According to reports, the hackers managed to make use of old-fashioned social engineering to forge transaction data and use it to manipulate the support staff into crediting their accounts manually with extra XMR. The bug planted by the hackers multiplied the transactions, making it easier for the staff to approve dodgy transactions and credit these accounts. Reports showed that the attackers could exploit this repeatedly until they completely siphon all the money on an exchange.
Jason Rhineland, a Canadian Ph.D. candidate in Economics at Queens University, submitted a post on HackerOne revealing the system vulnerability. At the time of his post, the “business logic errors” are still active in Monero’s system. The bug was ranked 9 out of a possible 10, making it a “critical” in terms of severity.
Reports also show that the bug affected other Monero-based coins. According to reports, the attackers managed to steal ARQ coins from Altex, a wallet exchange desk. Altex has already alerted its users and all other virtual currencies in the ecosystem about the issue. It also suspended operations until proper measures have been put in place. It is yet unclear how much money the operator lost during the hack. The small operator said that they have suffered a big loss.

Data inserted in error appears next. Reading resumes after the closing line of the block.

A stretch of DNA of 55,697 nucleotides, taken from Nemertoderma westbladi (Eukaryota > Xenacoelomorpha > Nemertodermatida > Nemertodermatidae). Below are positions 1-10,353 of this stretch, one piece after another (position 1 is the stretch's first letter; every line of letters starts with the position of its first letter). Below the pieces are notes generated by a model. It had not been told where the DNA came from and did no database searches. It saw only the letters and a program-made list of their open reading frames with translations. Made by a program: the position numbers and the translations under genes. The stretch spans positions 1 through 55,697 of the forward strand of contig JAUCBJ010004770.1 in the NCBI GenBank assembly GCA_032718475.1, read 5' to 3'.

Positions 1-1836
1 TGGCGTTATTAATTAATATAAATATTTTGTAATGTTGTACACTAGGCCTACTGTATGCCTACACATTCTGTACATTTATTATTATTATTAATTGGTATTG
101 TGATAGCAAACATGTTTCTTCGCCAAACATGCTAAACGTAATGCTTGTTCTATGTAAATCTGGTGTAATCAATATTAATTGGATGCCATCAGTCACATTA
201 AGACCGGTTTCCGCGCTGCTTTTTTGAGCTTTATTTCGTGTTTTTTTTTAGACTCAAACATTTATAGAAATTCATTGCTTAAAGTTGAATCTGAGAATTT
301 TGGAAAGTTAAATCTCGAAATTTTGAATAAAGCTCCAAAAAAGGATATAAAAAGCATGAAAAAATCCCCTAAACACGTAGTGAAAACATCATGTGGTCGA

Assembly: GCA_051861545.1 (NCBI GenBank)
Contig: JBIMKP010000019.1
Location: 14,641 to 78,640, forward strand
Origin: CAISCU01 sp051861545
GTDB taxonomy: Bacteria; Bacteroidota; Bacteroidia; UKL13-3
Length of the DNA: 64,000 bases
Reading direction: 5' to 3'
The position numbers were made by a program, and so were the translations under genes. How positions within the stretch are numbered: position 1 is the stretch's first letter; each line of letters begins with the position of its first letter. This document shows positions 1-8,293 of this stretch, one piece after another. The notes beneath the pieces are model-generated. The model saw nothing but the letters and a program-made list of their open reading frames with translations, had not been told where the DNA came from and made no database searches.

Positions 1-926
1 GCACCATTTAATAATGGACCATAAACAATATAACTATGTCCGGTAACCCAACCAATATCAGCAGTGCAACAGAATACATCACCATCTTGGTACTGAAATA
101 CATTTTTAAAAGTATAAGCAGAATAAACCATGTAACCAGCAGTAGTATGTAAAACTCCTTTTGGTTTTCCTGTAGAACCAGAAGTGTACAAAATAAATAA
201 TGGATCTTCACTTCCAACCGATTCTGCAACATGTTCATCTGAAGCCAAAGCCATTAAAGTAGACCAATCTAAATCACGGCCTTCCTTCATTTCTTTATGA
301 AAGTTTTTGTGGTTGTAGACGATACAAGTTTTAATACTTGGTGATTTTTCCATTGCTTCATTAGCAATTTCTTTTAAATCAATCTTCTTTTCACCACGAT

Reports on the HackerOne bug bounty program showed that five more operators have been affected by the recent attack on Monero’s system in the last 24 hours. The flaw has since been fixed in Monero’s system, but it is still unclear whether other affected systems have tackled the issue.
Bug bounty programs have helped stop many hacking threats by pointing out system shortcoming beforehand. Virtual exchanges and other cryptocurrency business are benefiting from these programs. Just a few weeks ago, bug bounties collected $24,000 in one week from four different blockchain projects.
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